These symptoms only occur in about 3% of patients.

The symptoms do not appear to be the related to seasonal allergies.

Symptoms can last a few days at times.

Treatment of these symptoms depends on the severity. For many, the symptoms will go away on their own. For some, treatment is necessary. Try humidifiers or saline nasal sprays first. Decongestants may help. Decongestants may be in tablet form like Sudafed or nasal spray like Afrin. Some people may benefit from an antihistamine nasal spray like Astelin or a steroid nasal spray like Flonase.

Over the counter antihistamines like Benadryl and Zyrtec do not seem to work well for this condition.

Rhinitis after colonoscopy is not life threatening and will eventually go away.

 

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Poop: Everything you wanted to know but too shy to ask https://bowelprepguide.com/everything-you-want-to-know-about-poop/ https://bowelprepguide.com/everything-you-want-to-know-about-poop/#respond Mon, 03 Jul 2017 05:33:21 +0000 https://bowelprepguide.com/?p=3131   Poop: Everything you wanted to know but too shy to ask Poop. We all do it. Poop is the end product of the digestive process. It is removed from the body through a bowel movement (defecation). It is mostly water, about 75%. The solid component, about 25% is composed of dead bacteria (30%), indigestible […]

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bowelprepguide.com answers your poop questions

 

Poop: Everything you wanted to know but too shy to ask

Poop. We all do it. Poop is the end product of the digestive process. It is removed from the body through a bowel movement (defecation). It is mostly water, about 75%. The solid component, about 25% is composed of dead bacteria (30%), indigestible fiber (30%), fat (20%), inorganic substances such as calcium phosphate and iron phosphate (10-20%), and protein (2-3%). Well formed poop is usually solid in consistency. It takes the shape of the colon and is often S-shaped. A well formed stool is denser than water and usually sinks to the bottom of the toilet. Loose stools tend to float more. Poop may float as a result of change in diet (e.g. high fat diet) that produces more gas, infection, or diseases can cause fat malabsorption like celiac disease or chronic pancreatitis. Some mucus in the poop is normal. It is abnormal if the amount is large, if it is persistent or if it is associated with other changes like blood in stool, diarrhea, fever, bloating or belly aches.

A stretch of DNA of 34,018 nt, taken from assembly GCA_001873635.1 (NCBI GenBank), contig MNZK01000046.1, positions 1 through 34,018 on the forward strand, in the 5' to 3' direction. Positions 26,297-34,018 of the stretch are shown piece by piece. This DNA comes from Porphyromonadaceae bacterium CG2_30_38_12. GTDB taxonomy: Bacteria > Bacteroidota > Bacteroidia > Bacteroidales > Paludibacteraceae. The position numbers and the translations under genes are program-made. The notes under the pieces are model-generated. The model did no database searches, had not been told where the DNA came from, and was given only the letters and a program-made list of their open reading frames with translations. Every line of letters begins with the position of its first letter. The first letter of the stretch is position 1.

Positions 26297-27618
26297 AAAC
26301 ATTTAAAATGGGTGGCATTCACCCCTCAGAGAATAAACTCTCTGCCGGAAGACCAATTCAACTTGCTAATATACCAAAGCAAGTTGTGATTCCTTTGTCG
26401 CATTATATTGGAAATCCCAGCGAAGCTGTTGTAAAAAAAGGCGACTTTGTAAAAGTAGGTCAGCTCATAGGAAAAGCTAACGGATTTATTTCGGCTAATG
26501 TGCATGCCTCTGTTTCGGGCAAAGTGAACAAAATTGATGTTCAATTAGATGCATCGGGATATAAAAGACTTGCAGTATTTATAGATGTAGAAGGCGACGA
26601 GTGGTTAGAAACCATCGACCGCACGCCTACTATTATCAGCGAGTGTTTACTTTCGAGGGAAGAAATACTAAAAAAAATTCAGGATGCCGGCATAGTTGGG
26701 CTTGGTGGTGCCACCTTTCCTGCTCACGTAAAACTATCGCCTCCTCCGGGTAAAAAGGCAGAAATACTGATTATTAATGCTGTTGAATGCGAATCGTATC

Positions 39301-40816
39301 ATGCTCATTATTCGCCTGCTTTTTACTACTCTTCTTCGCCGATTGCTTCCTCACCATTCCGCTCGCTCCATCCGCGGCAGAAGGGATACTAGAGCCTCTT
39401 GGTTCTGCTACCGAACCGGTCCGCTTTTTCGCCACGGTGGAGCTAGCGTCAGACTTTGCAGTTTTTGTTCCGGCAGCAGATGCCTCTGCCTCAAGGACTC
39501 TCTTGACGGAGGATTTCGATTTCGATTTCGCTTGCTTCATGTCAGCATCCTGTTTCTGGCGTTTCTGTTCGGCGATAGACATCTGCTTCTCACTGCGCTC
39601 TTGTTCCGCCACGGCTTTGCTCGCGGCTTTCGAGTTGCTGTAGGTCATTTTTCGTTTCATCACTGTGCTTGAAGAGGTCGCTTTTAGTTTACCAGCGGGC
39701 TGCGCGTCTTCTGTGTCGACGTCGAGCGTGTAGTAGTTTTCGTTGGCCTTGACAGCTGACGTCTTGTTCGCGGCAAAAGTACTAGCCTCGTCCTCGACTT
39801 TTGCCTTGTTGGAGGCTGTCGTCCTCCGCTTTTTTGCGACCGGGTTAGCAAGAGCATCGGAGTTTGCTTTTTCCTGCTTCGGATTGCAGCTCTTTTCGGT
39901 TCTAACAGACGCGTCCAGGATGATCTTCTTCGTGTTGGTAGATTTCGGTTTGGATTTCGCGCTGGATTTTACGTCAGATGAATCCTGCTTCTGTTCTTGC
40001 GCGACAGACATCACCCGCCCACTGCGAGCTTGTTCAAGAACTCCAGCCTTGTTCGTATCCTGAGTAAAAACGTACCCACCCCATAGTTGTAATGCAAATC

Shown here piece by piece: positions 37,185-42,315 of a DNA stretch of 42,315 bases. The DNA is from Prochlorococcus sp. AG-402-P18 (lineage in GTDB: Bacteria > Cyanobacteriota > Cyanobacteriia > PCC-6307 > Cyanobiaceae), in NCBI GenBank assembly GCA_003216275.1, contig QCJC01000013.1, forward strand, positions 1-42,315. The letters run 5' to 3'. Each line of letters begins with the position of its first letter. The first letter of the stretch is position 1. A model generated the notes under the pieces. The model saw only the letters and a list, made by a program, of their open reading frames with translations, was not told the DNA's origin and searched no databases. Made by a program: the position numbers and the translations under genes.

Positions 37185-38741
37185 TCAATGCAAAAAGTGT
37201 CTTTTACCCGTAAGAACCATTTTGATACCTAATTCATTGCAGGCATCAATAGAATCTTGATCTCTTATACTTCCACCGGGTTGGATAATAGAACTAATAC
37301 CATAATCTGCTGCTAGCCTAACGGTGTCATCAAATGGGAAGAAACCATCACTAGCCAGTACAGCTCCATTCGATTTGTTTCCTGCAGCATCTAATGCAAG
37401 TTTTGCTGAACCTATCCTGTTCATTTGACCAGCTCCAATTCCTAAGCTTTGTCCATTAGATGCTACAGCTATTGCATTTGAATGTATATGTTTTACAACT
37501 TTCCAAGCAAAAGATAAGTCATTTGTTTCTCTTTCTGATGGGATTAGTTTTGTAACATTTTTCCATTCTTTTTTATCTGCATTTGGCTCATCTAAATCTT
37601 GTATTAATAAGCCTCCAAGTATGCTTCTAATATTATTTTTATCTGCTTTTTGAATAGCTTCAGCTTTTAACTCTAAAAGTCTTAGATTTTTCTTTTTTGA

Poop never smells good. The bad smell comes from bacteria and gas associated with the breakdown of food.  Certain foods and medications can change the smell of poop. Persistently foul smelling poop can be due to serious conditions like infection, inflammatory bowel disease like ulcerative colitis or Crohn’s disease or malabsorption.

The brown color of poop comes from the action of bacteria on bilirubin. Diseases, food, and medications can change the color of poop. Black stool may be the result of bleeding from the stomach or intestine. Stomach acid turns red blood dark. This kind of poop is usually black and tarry.  Black poop can also be the due to use of iron tablets or bismuth containing substances such as PeptoBismuth®. Certain foods like licorice, grape juice and Oreo cookies can also turn poop black. Red poop can come from food and food colorings like beets, medications like Omnicef or a serious condition like bleeding from the gastrointestinal tract. Bleeding from the small intestine or proximal colon can lead to maroon-colored poop. Food, medications and rapid movement of food materials through the intestine that does not allow time for the action of bacteria on bilirubin can cause poop to be green. Food like milk only diet, medications like aluminum hydroxide and barium or diseases in which the bile flow is blocked can cause poop to be light gray or white.

No two individuals are the same when it comes to the frequency of poop. Frequency ranges from once in 3 days to 3 times a day. Most people poop once a day. Constipation has different meanings for different people but usually involves 2 or more of the following: straining when you poop, lumpy or hard stools, sensation of incomplete evacuation, sensation of blockage in the anus, manual maneuvers to aid pooping like digital evacuation, or fewer than 3 poops per week. Constipation can be idiopathic (unknown cause) or caused by medications, diseases like diabetes mellitus, multiple sclerosis, Parkinson disease, hypothyroidism, injuries like spinal cord injury, diseases that affect the gut, and cancer.